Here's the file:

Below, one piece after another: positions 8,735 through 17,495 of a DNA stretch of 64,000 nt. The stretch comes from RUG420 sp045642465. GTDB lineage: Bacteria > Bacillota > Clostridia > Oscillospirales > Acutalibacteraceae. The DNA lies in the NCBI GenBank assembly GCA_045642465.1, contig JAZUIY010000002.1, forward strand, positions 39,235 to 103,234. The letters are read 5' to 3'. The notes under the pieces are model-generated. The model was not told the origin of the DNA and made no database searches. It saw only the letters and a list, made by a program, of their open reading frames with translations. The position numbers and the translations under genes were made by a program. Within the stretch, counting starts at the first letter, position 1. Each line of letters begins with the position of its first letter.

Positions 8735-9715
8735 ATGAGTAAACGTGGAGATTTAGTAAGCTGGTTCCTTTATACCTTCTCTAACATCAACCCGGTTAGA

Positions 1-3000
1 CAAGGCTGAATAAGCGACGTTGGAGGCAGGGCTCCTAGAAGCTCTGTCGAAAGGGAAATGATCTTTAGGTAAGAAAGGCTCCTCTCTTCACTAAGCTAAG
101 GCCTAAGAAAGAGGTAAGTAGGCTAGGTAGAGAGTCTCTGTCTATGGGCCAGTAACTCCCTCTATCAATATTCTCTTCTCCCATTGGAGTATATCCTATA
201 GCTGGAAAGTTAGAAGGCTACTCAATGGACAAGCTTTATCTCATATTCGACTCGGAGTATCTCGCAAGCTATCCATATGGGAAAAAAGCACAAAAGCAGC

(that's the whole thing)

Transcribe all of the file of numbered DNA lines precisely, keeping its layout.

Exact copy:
Below, one piece after another: positions 8,735 through 17,495 of a DNA stretch of 64,000 nt. The stretch comes from RUG420 sp045642465. GTDB lineage: Bacteria > Bacillota > Clostridia > Oscillospirales > Acutalibacteraceae. The DNA lies in the NCBI GenBank assembly GCA_045642465.1, contig JAZUIY010000002.1, forward strand, positions 39,235 to 103,234. The letters are read 5' to 3'. The notes under the pieces are model-generated. The model was not told the origin of the DNA and made no database searches. It saw only the letters and a list, made by a program, of their open reading frames with translations. The position numbers and the translations under genes were made by a program. Within the stretch, counting starts at the first letter, position 1. Each line of letters begins with the position of its first letter.

Positions 8735-9715
8735 ATGAGTAAACGTGGAGATTTAGTAAGCTGGTTCCTTTATACCTTCTCTAACATCAACCCGGTTAGA

Positions 1-3000
1 CAAGGCTGAATAAGCGACGTTGGAGGCAGGGCTCCTAGAAGCTCTGTCGAAAGGGAAATGATCTTTAGGTAAGAAAGGCTCCTCTCTTCACTAAGCTAAG
101 GCCTAAGAAAGAGGTAAGTAGGCTAGGTAGAGAGTCTCTGTCTATGGGCCAGTAACTCCCTCTATCAATATTCTCTTCTCCCATTGGAGTATATCCTATA
201 GCTGGAAAGTTAGAAGGCTACTCAATGGACAAGCTTTATCTCATATTCGACTCGGAGTATCTCGCAAGCTATCCATATGGGAAAAAAGCACAAAAGCAGC